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The value of nudging

December 1, 2010

Laurie wrote yesterday about how the new health white paper draws extensively on “nudge” theory: the idea, derived from behavioural economics, that people can be influenced to make more positive decisions by the way in which the “choice architecture” is presented to them (e.g. by having to opt out rather than in to a pension scheme). This follows news over the summer that David Cameron has established a “nudge unit” within Downing Street.

So nudging (or liberal paternalism to give it its posh name), seems to have established itself as one of the most influential political ideas of the last couple of years.

There are three key features of the discussion around nudging that are particularly interesting.

The first is the debate about what sort of issues nudging best addresses and at what level. (The Health White paper offers a view on this)

The second is the persistent uncertainty about whether this is an idea that sits more happily on the big-state left or the small-state right (libertarian paternalism may not be an oxymoron but it does seem to encourage this debate).

In part this derives from the fact that nudging appears to be non-ideological, simply a means of helping us more easily to achieve rational ends.

This leads to the third element: it is often suggested that nudging is a way of “fixing” adaptive discrepancies between the way we evolved and the way the world now is. So for instance we evolved to crave sugar in an environment in which sugar was scarce and have not adjusted to a context in which it is plentiful. Hence obesity and hence our need for nudging.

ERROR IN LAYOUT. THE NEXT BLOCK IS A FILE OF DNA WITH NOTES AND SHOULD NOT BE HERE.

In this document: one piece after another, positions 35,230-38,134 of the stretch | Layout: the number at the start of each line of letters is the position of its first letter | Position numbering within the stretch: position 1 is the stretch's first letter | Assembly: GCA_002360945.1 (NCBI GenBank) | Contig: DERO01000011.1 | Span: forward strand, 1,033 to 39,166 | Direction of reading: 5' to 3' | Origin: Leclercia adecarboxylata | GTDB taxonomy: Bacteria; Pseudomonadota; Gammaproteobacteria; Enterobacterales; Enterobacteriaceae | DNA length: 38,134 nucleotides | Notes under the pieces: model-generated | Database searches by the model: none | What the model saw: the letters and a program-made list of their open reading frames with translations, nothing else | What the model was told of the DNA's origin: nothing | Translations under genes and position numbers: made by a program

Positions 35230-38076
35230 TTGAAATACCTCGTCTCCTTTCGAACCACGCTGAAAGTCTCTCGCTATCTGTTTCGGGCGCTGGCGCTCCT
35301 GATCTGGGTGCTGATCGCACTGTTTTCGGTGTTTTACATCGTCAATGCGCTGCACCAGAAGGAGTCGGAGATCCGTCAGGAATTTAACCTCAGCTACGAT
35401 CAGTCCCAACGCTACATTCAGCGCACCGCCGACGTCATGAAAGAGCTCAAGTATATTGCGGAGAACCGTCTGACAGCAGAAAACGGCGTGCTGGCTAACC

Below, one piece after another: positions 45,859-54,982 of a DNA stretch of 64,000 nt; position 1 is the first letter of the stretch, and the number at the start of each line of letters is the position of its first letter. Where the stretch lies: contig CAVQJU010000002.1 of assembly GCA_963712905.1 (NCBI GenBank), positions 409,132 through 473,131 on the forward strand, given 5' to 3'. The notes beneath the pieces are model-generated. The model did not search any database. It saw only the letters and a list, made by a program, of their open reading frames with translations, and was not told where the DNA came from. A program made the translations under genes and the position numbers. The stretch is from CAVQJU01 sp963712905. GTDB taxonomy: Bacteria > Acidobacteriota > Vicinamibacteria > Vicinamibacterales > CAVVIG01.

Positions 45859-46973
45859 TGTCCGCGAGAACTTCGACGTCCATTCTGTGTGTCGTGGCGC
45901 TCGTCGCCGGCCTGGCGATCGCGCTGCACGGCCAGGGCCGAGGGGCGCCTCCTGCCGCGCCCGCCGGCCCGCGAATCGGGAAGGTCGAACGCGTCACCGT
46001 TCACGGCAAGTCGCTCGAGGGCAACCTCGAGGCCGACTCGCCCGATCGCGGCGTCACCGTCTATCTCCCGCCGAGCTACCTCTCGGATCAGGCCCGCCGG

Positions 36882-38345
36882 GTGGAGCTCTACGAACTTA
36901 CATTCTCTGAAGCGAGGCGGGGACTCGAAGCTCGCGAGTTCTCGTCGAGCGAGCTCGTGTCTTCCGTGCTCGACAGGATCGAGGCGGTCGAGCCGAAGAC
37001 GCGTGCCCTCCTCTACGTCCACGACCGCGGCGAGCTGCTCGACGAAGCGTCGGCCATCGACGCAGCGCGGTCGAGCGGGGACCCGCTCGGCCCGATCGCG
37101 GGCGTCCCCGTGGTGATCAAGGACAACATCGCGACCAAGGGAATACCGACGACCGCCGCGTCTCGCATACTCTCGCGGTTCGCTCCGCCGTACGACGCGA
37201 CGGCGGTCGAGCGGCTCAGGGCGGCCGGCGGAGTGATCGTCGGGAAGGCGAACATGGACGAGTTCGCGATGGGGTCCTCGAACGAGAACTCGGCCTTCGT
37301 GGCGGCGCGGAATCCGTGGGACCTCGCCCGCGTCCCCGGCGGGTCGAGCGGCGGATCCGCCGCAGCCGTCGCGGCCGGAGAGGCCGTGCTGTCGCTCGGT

This again, underlines the non-partisan aspect of nudging – it simply helps us to become better suited to the environment we live in and who could take issue with that?

This is perhaps why politicians of all political persuasions have been keen to latch on to this way of thinking. It has two obvious attractions: its safely non-ideological nature and its technocratic appeal, the promise that a technical solution can be found to complex social problems.

But both of these are based upon an illusion. Nudging is not free of values, it simply defers them. If I am nudged to save money for the future and improve my health, it is only because we have as a society decided that health and prosperity are values that we want to pursue. There’s nothing rational about the choice of ultimate ends and Libertarian paternalism has nothing to say about it.

At LGiU we believe in local politics and local debate. It is for communities to argue over the ends they seek to achieve and the means by which they achieve them. Behavioural economics cannot do this for us. Nudging may be a useful tool is some circumstances but it is no substitute for the political process.

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